Fast forward several years to a time when I was living alone with my 250cc Honda Superdream in a new town in the south-east of England. I joined the local bike group and met Mr G. He was the Ipswich MAG rally secretary, I became the Colchester MAG secretary. Love blossomed amongst the bikes (or was that the beer…). Now with a different bunch of friends we rallied and camped and played cricket, until Mr G and I decided to settle down and move to Ireland. We sold four of our five motorbikes to raise money for our new life, bringing the fifth over in a box of bits. And therein our bike scene ended as we became responsible adults, rearing our three wee children.
Into Middle Age
Or so we thought. Once motorbikes get into your blood they stay there. After the bulk of our house renovations were complete, Mr G took out his box of bits and began to rebuild his 1976 Triumph Tiger. Still not finished, and fearing that he’d never have a bike on the road again, a couple of years ago he spotted a Triumph Tiger 995i online. He caught a plane over the Irish sea, took a train to Surrey, bought the bike and road it home in February at -2°C.
Now with a small camper van to transport the family, and with Mr G pacing the way on his bike, we ventured to Mondello Park for Mothers Day and the start of the Superbike series. We then tested our toes at local bike rallies without the teens and headed to Donnington in the UK with the whole family in the summer of 2018 to watch our friend Gavin Kidwell race his classic MT125 in the CRMC racing championships. Sunday’s aren’t the same unless we’re watching what is arguably the most exciting motor sport on TV, the MotoGP. As bikes return to our life, I’ve taken an interest in the small ads as I try to envisage what bike a middle aged woman might throw her leg over to travel to work.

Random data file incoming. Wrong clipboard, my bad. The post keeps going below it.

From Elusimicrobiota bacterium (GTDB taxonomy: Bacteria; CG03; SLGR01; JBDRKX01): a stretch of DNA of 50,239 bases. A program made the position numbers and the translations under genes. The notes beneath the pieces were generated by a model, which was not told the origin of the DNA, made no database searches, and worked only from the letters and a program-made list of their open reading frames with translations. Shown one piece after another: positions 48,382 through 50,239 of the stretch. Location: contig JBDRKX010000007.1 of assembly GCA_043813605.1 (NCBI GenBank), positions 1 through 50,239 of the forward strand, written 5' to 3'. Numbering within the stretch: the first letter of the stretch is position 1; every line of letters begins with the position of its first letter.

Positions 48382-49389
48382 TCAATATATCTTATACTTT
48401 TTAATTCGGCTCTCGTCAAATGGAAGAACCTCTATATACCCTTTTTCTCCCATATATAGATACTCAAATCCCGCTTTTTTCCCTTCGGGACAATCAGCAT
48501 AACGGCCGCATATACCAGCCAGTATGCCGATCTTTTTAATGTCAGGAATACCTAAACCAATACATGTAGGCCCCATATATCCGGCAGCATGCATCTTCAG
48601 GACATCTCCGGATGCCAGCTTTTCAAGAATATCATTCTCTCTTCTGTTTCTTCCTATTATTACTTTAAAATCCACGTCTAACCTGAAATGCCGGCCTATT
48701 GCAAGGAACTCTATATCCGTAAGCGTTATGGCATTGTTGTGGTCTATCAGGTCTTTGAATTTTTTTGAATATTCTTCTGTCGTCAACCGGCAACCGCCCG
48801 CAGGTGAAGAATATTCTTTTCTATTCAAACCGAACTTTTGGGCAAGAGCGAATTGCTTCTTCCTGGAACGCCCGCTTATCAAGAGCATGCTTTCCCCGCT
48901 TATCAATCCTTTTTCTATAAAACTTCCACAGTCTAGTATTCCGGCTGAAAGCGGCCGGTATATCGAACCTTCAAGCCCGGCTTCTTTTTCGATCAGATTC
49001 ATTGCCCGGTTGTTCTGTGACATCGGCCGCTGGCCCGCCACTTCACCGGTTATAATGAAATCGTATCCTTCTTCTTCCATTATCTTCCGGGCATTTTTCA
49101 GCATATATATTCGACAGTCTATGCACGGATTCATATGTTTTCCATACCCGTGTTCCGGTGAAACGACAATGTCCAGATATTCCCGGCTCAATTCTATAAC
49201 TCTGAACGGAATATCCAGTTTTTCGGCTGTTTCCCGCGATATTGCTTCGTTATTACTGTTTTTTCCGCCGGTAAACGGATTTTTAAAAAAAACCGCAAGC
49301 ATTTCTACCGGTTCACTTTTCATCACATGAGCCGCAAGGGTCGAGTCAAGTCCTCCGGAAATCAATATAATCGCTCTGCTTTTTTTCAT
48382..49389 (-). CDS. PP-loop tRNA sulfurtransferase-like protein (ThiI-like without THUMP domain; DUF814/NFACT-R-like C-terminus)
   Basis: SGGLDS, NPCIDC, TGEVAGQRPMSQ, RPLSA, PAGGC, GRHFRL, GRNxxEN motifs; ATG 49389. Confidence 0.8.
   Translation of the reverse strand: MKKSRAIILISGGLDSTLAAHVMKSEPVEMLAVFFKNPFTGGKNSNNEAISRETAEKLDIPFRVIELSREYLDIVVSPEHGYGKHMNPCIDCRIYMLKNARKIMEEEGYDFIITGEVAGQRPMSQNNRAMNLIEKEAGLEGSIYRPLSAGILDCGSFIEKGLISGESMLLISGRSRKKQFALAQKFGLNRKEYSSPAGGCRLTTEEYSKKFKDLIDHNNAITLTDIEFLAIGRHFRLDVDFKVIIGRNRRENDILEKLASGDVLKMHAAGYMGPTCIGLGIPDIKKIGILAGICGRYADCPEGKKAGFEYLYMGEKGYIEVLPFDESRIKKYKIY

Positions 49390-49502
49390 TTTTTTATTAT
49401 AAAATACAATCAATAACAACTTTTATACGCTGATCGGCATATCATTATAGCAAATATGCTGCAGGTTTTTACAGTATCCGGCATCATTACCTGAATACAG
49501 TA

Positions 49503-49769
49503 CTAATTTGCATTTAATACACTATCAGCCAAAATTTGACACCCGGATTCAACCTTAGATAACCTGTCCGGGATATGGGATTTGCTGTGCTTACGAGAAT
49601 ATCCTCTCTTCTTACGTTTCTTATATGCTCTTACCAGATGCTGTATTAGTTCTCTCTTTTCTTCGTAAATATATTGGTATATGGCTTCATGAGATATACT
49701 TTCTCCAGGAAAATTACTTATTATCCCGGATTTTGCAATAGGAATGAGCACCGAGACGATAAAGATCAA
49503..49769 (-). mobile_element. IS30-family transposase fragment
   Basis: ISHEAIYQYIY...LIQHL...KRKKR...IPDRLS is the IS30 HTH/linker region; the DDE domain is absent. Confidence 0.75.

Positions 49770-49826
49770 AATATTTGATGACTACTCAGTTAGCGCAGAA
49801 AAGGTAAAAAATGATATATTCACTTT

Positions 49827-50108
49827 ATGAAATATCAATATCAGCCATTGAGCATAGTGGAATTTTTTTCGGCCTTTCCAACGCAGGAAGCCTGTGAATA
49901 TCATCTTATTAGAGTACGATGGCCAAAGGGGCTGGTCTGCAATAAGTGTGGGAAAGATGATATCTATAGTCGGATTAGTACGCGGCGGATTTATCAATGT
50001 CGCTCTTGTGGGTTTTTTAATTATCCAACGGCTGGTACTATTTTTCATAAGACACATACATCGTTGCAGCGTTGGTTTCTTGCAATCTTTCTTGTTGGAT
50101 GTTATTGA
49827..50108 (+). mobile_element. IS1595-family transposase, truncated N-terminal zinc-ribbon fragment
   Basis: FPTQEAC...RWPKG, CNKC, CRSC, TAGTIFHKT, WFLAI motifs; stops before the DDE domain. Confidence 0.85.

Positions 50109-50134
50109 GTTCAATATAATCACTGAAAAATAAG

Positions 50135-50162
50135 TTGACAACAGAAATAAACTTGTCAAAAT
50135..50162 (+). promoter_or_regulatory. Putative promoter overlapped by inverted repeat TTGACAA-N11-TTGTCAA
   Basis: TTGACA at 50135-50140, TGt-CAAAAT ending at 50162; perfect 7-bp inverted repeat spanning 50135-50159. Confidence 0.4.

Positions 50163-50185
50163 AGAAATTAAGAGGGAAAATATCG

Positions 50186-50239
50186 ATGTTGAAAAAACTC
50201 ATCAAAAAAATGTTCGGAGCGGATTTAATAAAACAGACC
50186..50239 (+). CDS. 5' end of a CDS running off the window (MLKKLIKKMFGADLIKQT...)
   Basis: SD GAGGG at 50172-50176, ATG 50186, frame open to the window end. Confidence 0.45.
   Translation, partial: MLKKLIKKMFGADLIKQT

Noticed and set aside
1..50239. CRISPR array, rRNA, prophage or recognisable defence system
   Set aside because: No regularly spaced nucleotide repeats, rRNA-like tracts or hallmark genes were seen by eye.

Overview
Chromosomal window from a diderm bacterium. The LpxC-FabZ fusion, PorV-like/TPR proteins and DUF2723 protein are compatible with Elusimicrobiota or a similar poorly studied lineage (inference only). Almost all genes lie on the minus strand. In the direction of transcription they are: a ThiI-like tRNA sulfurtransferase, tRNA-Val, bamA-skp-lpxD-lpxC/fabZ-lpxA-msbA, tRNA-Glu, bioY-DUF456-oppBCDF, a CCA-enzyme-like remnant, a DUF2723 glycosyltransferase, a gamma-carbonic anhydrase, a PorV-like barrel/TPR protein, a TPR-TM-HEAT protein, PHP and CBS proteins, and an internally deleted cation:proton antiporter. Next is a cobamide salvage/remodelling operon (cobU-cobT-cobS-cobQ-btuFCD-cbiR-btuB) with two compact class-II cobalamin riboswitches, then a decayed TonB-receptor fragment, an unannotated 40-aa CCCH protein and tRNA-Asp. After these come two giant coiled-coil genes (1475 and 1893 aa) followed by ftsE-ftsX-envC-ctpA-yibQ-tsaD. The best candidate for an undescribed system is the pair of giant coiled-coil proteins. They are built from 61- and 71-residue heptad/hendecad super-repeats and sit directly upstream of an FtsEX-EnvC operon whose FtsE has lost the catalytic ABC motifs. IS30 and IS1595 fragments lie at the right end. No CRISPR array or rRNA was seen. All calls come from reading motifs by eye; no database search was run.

Irish Road Racing | Skerries 100
We fell upon the Skerries 100 by accident after searching online for Irish bike and racing events that we could venture to. It didn’t take too many clicks to unearth a series of road racing meetings that take place in Ireland every year from Cookstown to Cork. This was a revelation. Neither of us have made it to the Isle of Man TT, but figure we can wait several more years now that we’ve seen the Irish road racing calendar, with 10 races scheduled for 2019 between April and September. Sadly, we were at our first Skerries in 2018 with our girls when William Dunlop had his fatal crash, a sobering weekend for all who love this sport, with thoughts immediately turning to his family and friends.
2019 Skerries 100
We returned to Skerries this year with our youngest and her friend and having been once before, had a better idea of what to expect and take along to make the most of a weekend bike festival.
Thankfully there were no serious accidents, always a relief for motorsport enthusiasts, no matter what their discipline.
We were all delighted to see Guy Martin, who lives a few miles from my folks, win the Classic B 500-1000cc Irish Championship race on his BSA Rocket 3, and with a new lap record of 92.688 mph. I couldn’t help but cry out a loud cheer as Melissa Kennedy from Enniskillen crossed the finish line in second place on her KNR Honda 250cc during race 6. One of only a couple of female racers at the Skerries 100, she was averaging around 91 mph around the short road circuit. It was a treat to watch Gary Dunlop, and all the other dedicated riders out on the track, or road, following their own passion and giving it their all.
If you’ve made it this far, and I’ve wetted your motorcycling appetite and are looking for things to do in Ireland, why not consider supporting this fantastic sport that takes place, literally, on many doorsteps. Here’s a few tips to help you get the most from it.
5 Tips for Spectators of the Skerries 100 (and other) Motorcycle Road Race
1. Cost and Programme